16 September 2020TrademarksMuireann Bolger

French champagne makers celebrate TM victory at IPOS

In a win for French champagne producers, the  Intellectual Property Office of Singapore (IPOS) has ruled against the registration of a competitor’s trademark.

In March 2017, Chile-based Keep Waddling International International PTE sought to register an alcohol brand in goods class 33 for ‘Champengwine, Unique, Boutique, Sparkling Wines from Chile’.

In November 2018, French trade association, Comité Interprofessionnel du Vin de Champagne and government agency Institut National de l’Origine et de la Qualité, opposed the registration of the mark.

This was based on four grounds of opposition: that the mark was deceptive; that the use of the mark would violate the Geographical Indications (GI) Act; the use of the mark will constitute passing off; and that the mark was applied for in bad faith.

These grounds were based on the alleged similarity between the GI “CHAMPAGNE” and the word element “CHAMPENG” in the application. When used in connection with wine, the “CHAMPAGNE” GI refers to wine adhering to detailed production requirements including originating from grapes of a specific type and grown in specific areas in France’s Champagne region, the opposition claimed.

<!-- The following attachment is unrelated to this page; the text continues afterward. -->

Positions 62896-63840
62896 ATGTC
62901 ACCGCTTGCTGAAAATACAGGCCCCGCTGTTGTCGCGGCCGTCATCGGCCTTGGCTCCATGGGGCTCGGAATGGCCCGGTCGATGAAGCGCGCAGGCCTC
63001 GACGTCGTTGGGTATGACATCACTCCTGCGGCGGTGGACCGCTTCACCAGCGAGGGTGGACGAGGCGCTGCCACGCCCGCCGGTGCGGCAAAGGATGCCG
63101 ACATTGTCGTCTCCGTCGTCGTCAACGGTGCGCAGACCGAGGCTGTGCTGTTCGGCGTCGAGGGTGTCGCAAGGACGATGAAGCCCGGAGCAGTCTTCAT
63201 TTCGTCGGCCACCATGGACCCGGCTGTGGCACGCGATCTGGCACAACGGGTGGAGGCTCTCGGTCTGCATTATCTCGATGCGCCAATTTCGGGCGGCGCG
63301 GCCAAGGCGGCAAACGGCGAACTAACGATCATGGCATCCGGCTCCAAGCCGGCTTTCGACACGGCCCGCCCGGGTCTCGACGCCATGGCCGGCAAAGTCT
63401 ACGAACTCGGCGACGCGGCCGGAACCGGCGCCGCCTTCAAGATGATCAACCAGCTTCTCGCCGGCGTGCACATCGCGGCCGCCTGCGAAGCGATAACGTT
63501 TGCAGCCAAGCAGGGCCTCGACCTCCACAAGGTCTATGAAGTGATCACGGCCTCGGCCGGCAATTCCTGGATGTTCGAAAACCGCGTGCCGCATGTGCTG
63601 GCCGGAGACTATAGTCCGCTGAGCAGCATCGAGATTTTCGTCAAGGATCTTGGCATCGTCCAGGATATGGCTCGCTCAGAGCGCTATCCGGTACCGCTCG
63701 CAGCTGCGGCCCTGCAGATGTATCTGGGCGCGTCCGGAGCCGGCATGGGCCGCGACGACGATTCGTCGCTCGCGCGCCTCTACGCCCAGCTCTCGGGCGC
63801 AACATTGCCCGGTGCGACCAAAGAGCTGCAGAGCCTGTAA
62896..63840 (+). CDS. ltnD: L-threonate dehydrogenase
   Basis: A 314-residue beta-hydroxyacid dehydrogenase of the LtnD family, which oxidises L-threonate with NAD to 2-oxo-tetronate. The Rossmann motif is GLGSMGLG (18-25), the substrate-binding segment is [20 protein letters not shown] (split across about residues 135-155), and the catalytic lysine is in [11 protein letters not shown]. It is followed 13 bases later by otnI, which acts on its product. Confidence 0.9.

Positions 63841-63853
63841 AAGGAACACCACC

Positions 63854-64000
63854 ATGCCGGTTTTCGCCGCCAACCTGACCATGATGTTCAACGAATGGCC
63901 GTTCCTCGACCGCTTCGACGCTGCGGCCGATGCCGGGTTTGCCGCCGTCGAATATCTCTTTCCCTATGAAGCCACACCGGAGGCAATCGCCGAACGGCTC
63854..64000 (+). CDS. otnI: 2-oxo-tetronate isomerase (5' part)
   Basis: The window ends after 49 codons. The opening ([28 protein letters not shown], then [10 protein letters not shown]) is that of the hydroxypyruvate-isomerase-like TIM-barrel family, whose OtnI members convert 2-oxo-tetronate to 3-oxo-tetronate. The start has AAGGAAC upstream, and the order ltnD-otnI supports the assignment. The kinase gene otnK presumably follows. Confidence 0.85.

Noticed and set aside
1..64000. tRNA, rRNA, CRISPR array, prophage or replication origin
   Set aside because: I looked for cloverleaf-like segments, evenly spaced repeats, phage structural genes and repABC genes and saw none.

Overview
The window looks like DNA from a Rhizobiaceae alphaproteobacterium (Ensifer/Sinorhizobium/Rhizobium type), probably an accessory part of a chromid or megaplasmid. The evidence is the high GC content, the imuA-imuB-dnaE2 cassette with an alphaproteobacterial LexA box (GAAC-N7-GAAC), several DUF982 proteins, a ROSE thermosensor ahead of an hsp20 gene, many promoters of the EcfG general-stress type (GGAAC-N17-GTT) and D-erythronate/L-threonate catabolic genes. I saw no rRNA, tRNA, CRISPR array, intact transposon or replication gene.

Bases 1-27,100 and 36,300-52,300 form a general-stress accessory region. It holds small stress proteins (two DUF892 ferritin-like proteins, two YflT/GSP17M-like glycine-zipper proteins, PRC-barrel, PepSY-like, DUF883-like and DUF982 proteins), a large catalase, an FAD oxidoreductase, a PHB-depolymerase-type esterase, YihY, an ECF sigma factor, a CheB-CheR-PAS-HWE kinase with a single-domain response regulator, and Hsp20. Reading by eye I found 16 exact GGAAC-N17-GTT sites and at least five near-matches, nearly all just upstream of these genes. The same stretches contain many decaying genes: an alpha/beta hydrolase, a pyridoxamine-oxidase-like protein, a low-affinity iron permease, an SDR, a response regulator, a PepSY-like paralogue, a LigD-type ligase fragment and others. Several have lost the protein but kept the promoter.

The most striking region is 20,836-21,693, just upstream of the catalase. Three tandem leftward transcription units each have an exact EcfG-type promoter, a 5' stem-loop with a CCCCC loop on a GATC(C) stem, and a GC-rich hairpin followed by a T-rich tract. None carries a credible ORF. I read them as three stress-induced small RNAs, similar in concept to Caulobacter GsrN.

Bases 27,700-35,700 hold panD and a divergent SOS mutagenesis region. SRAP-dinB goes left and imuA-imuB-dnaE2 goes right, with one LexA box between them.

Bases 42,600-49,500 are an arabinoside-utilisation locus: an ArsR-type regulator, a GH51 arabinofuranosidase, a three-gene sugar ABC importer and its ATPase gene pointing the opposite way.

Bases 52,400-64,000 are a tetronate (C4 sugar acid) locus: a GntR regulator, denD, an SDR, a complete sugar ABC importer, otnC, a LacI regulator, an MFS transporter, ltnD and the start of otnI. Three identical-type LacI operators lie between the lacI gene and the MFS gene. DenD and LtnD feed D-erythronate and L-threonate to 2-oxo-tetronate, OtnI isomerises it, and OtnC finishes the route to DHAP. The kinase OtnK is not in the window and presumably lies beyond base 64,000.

The pre-hearing review was held on June 23, 2020, after which the opposition was heard on 6 August, 2020. IPOS hearing officer, Mark Lim, agreed with the applicant that consumers who drink or buy wines or sparkling wines are unlikely to be deceived into thinking that wines bearing the application mark originate from Champagne in France, and he found that the mark did not “contain or consist” of the “champagne” GI.

However, he found that the word “CHAMPENG” was undoubtedly selected because of its similarity to “champagne”. He concluded that the Chilean winemaker knew about champagne, which is well-known to consumers of wine,” and that “there was no evidence at all” that the choice of the prefix “CHAM” is an allusion to the method of production used to produce the sparkling wine sold under the mark.

Lim found that the opponents succeeded on the ground of bad faith, but failed on the other three grounds of opposition. He added that “bad faith” was a separate and distinct ground of opposition and that once bad faith was established, the application for registration of a mark must be refused “even if it was just a playful allusion with no intention to deceive or confuse consumers”.

He ruled that the registration mark was invalid and ordered that Keep Waddling pay 50% of its opponent’s costs.

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